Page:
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Woman convicted under Ind. feticide law released following resentencing

Indiana officials on Sept. 1 released from prison a woman whose conviction under Indiana's feticide law was overturned in July, Rewire reports (Mason Pieklo, Rewire, 9/1).

Background on fetal homicide law

Indiana's fetal homicide law prohibits "knowingly or intentionally" terminating a pregnancy with an aim other than delivering an infant alive or removing a nonviable fetus. The law, enacted in 1979, has an exception for abortion care provided in compliance with the state's laws on abortion.

At least 38 states have feticide laws. Abortion-rights supporters argue that such laws were designed to prosecute illegal abortion providers, not pregnant women. Jill Adams, executive director of the Center on Reproductive Rights and Justice at the University of California-Berkeley School of Law, said the Indiana lawsuit marked the first instance of a state feticide law being used against a woman explicitly because of an "alleged self-induced abortion."

Case background

The woman, Purvi Patel, was arrested in July 2013 after she presented at a hospital to seek treatment for profuse bleeding resulting from the termination of a pregnancy. According to court records, Patel had ingested abortion-inducing drugs that she had obtained online. After ingesting the drugs, Patel discarded the remains of her pregnancy. Court documents show that when Patel presented at the hospital, she told doctors that she had delivered a stillborn infant.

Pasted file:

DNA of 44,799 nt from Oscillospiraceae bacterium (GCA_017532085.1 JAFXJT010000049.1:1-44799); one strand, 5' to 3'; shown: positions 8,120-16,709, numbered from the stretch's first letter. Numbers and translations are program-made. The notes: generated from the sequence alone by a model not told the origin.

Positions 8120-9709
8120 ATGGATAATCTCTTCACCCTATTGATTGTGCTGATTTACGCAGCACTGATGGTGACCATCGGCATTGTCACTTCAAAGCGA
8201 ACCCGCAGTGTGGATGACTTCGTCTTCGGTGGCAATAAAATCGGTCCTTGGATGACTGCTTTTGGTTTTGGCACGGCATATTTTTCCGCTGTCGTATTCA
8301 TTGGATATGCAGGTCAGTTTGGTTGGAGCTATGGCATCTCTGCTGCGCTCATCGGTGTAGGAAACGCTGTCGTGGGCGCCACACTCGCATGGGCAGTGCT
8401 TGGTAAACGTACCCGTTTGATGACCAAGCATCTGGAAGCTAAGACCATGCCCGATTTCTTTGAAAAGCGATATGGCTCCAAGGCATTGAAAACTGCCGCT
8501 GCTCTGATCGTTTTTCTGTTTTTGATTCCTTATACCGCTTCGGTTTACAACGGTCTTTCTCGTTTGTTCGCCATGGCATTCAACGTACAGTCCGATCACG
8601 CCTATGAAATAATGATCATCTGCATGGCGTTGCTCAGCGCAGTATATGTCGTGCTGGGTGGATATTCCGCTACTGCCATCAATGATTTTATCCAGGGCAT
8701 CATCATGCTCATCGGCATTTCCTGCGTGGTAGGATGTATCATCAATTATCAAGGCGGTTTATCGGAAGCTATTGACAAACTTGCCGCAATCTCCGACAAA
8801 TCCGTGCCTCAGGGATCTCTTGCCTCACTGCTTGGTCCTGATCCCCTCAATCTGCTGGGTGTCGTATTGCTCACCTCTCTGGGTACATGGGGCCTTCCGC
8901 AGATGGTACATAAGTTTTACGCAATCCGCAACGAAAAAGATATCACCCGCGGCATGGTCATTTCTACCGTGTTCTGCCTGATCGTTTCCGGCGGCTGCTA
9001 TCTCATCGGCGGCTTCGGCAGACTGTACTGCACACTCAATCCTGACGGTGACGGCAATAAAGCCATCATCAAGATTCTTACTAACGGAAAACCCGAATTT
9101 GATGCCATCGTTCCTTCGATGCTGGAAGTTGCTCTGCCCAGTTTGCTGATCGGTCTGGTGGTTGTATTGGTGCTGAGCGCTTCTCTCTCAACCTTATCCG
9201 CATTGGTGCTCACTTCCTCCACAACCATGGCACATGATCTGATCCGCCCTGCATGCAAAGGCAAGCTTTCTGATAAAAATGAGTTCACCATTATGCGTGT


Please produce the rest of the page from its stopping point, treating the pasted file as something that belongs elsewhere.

The state alleged that Patel was 25 weeks into her pregnancy when she tried to self-induce an abortion and contended that she delivered a viable infant requiring immediate medical care.

Last year, Patel was convicted of neglect of a dependent resulting in death, as well as a charge under the feticide law for terminating her pregnancy. Although neither conviction carries a mandatory prison sentence, Judge Elizabeth Hurley sentenced Patel to six years on the feticide charge and to 30 years on the neglect charge, with 10 years of the latter charge suspended. Patel was serving the sentences concurrently.

In July, the Indiana Court of Appeals overturned the feticide conviction, ruling that that the feticide statute was not meant to be used against a pregnant woman who terminates her own pregnancy. While the appeals court acknowledged Patel's argument that the neglect conviction conflicted with the feticide conviction, it dismissed Patel's argument that the neglect conviction should be overturned (Women's Health Policy Report, 7/25). The state's Attorney General Office opted not to appeal the decision.

Latest developments

In a ruling on Wednesday, Hurley called for Patel's immediate release from prison after she resentenced Patel to a time shorter than Patel has already served.

According to the AP/Sacramento Bee, Hurley gave Patel a sentence of 18 months under the neglect charge and said she would not have to be on parole following her release (AP/Sacramento Bee, 8/31).